I`m giving political advice, right? The political advice is it is not a smart strategy to go after the Democrat who`s the most popular in your party, which is President Barack Obama, by a mile. He`s popular with African-Americans, which is a community that we need to win not just the nomination, right, for those candidates that are running, but also the general election to beat Donald Trump. And so, they have to figure out a way to talk about the vision to move this country forward without attacking Obama`s legacy, because that will be problematic.
Here`s something, right? We know Donald Trump is in Ohio today. We just gave him -- they just gave him a talking point, right? Oh, yes, Democrats don`t think -- or think that Obama did a bad job. Like that`s the talking point that they`re giving Donald Trump.
And here`s the thing -- when you`re litigating your last Democratic president and not Donald Trump, that`s problematic. The 11th person on that stage should not have been Obama. It should have been Donald Trump.
JEAN-PIERRE: And that`s what was missing.
REID: And, you know, Adrienne, to the point of Obama being popular, Barack Obama is the last guy to win a huge electoral margin as well as a huge margin of the popular vote. He won 51 percent, a clear win, 51 percent in 2012 and 2016, it went below, right?
So, President Obama won by 10 million votes the first time. He was extremely popular, 94 percent, 95 percent popularity, or higher than that with Democrats.
Just as a political matter, should there be a Democratic version of the 11th commandment, that you do not speak ill of your -- of the former Democratic president? You say, this is the model and we want to build on what he did but you just -- you never attack him.
ADRIENNE ELROD, FORMER SENIOR ADVISER TO HILLARY CLINTON CAMPAIGN: Yes, Joy, I certainly think so. I can`t quite figure out what the strategy was with some of these campaigns last night. It should be no surprise that Karine and I both agree on this.
When you`re doing debate prep, going in to meet with a candidate to talk about how we`re going to approach the debates, what attacks you`re going to lodge, how you`re going to draw a contrast, you know, it`s fine to do that. Of course when you`re the front-runner like Joe Biden, you`re going to be the one as you indicated who has the "kick me" sign on your back.
But there is a way to do this where you`re not attacking every single policy monumental -- some of these policies were monumental like the passage of Obamacare, that President Obama, who still has a 97 percent approval rating, that you can go about attacking these policies, criticizing them without attacking the person who actually put them in office.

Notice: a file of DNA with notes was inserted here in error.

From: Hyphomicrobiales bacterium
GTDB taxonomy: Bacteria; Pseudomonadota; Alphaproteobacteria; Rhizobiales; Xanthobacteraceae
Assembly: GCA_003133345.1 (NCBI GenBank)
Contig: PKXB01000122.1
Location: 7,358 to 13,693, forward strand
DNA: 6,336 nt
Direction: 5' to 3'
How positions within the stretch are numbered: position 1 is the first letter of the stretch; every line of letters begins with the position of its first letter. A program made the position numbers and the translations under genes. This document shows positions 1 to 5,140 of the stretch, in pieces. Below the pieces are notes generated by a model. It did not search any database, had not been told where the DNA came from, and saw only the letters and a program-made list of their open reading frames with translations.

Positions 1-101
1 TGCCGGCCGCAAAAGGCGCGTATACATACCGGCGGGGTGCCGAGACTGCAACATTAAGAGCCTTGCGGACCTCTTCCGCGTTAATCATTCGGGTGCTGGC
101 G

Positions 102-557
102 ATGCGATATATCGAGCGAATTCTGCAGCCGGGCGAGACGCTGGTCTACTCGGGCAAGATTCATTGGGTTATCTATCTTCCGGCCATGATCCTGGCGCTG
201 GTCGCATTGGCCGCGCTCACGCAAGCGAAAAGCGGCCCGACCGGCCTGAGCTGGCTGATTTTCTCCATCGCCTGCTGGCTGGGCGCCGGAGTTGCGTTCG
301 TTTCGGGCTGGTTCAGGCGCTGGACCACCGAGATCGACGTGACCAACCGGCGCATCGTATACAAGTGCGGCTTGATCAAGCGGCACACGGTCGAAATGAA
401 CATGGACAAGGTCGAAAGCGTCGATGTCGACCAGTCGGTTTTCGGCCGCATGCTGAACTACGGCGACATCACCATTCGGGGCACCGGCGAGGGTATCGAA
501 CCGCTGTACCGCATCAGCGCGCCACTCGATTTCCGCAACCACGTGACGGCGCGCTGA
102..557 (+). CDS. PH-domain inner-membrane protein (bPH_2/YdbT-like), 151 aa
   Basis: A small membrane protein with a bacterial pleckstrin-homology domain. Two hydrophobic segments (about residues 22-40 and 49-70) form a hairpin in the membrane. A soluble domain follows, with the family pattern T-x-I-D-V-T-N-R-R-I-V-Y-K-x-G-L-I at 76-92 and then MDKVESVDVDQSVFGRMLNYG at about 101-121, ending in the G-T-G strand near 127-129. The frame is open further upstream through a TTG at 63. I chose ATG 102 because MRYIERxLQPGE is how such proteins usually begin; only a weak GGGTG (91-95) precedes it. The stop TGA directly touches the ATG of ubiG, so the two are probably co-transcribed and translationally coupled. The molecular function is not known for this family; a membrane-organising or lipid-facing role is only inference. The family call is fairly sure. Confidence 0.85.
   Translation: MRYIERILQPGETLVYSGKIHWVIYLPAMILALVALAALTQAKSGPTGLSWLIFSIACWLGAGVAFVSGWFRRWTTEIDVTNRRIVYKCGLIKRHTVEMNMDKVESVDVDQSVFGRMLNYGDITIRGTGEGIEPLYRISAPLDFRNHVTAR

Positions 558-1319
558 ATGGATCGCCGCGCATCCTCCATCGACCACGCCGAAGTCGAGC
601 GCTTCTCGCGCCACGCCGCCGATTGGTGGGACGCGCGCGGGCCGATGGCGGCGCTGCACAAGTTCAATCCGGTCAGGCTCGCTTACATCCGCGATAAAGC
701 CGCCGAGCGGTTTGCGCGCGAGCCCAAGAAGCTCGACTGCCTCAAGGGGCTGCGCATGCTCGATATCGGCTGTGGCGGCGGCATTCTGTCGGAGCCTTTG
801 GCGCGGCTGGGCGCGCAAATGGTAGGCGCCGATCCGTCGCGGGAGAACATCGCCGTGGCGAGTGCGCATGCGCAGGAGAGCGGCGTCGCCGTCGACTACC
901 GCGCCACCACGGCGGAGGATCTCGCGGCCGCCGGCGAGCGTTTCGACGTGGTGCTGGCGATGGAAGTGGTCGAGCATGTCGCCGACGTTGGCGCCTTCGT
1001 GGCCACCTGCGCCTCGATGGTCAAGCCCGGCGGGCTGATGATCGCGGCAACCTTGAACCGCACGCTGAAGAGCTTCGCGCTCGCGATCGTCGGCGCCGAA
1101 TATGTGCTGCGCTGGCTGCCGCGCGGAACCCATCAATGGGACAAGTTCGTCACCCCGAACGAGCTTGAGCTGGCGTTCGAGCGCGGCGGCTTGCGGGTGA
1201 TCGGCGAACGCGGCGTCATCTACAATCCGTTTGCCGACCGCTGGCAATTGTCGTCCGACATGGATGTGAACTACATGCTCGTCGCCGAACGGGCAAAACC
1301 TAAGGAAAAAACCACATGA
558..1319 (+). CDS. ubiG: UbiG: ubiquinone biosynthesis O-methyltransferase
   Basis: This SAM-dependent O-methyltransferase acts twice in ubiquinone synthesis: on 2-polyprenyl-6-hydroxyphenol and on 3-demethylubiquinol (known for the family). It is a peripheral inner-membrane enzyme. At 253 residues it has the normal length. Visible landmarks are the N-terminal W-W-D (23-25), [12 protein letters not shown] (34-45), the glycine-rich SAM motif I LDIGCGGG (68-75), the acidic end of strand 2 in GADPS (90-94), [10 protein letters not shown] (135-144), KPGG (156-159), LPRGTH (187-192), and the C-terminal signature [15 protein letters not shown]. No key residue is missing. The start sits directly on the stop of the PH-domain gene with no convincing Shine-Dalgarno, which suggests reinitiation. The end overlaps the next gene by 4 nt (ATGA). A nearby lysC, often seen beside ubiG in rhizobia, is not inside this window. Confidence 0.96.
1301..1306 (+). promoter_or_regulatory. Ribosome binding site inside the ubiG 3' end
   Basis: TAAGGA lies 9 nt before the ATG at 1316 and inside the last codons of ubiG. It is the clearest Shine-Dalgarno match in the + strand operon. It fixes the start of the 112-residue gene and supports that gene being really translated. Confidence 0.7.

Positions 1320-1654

I think some of the candidates on the stage last night, some folks, this is probably going to be their last debate. Perhaps Mayor Bill de Blasio was in a Hail Mary mode trying to figure out how can I still have a viral moment that might catapult me to the next debate. But I`m not sure that going at it the way that they did made a lot of sense.
And to your point, look, it does give Donald Trump a talking point tonight. I`m sure he`s going to go into his rally and talk about the fact that he was not really the topic of the debate last night. It was all these Democrats fighting over Obama`s policies, most of which were very popular.
So it didn`t make a lot of sense to me. I hope I see some improvements going into the third debate.
REID: And, you know, Karine, you worked in the Obama White House as well. I still -- you know, I might have flashbacks about them trying to pass the Affordable Care Act. It was excruciating. Does it surprise you that so many candidates seemed to be kind of pinning their election chances on a redo, and doing a whole other very specific health care plan?
JEAN-PIERRE: So, like I said, Joy, I think it`s OK to talk about how to make health care better.
REID: Of course.
JEAN-PIERRE: You know, how to expand Obamacare and say we`re going to build on it, because we know that health care is the number one issue for the base, for Americans. Like this is something that really hits home for them. So that`s fine. I think that when you act as if Obamacare didn`t exist, that`s when it`s perplexing and makes no sense.
Can we talk about Will Hurd just for a second? Let me read what he tweeted tonight.
I have made the decision to not seek re-election for the 23rd congressional district of Texas in order to pursue opportunities outside the halls of Congress, to solve problems at the nexus between technology and national security. I would love to talk to Will Hurd more about that if he would like to talk about that on television.
But, you know, the question, I guess, becomes how much pain is that for the Republican Party? Adrienne, I`ll go to you on that first. If very can`t get someone in a district that`s a bit dicey for them to get re-elected in. This is a district that could flip. And for the only black member of the United States House that`s a Republican to walk away, what does that mean for the Republican Party?
ELROD: Yes, Joy, it`s not a good look for the Republican Party by any stretch. And, of course, Gina Ortiz Jones who nearly won that seat in 2018 is running again. The Cook Political Report just flipped this seat from I think it was toss-up to lean D, so that`s a very good sign for Democrats to pick up a seat.
I think this is also a good sign for Democrats in 2020 at the presidential level. You know, we`ve got to keep in mind that Texas has 38 electoral votes. Yes, it`s been a while since a Democrat has carried that state in the general election, but at the same time Hillary Clinton`s margin in Texas in 2016 was around her margin in Ohio, which of course is the ultimate swing state.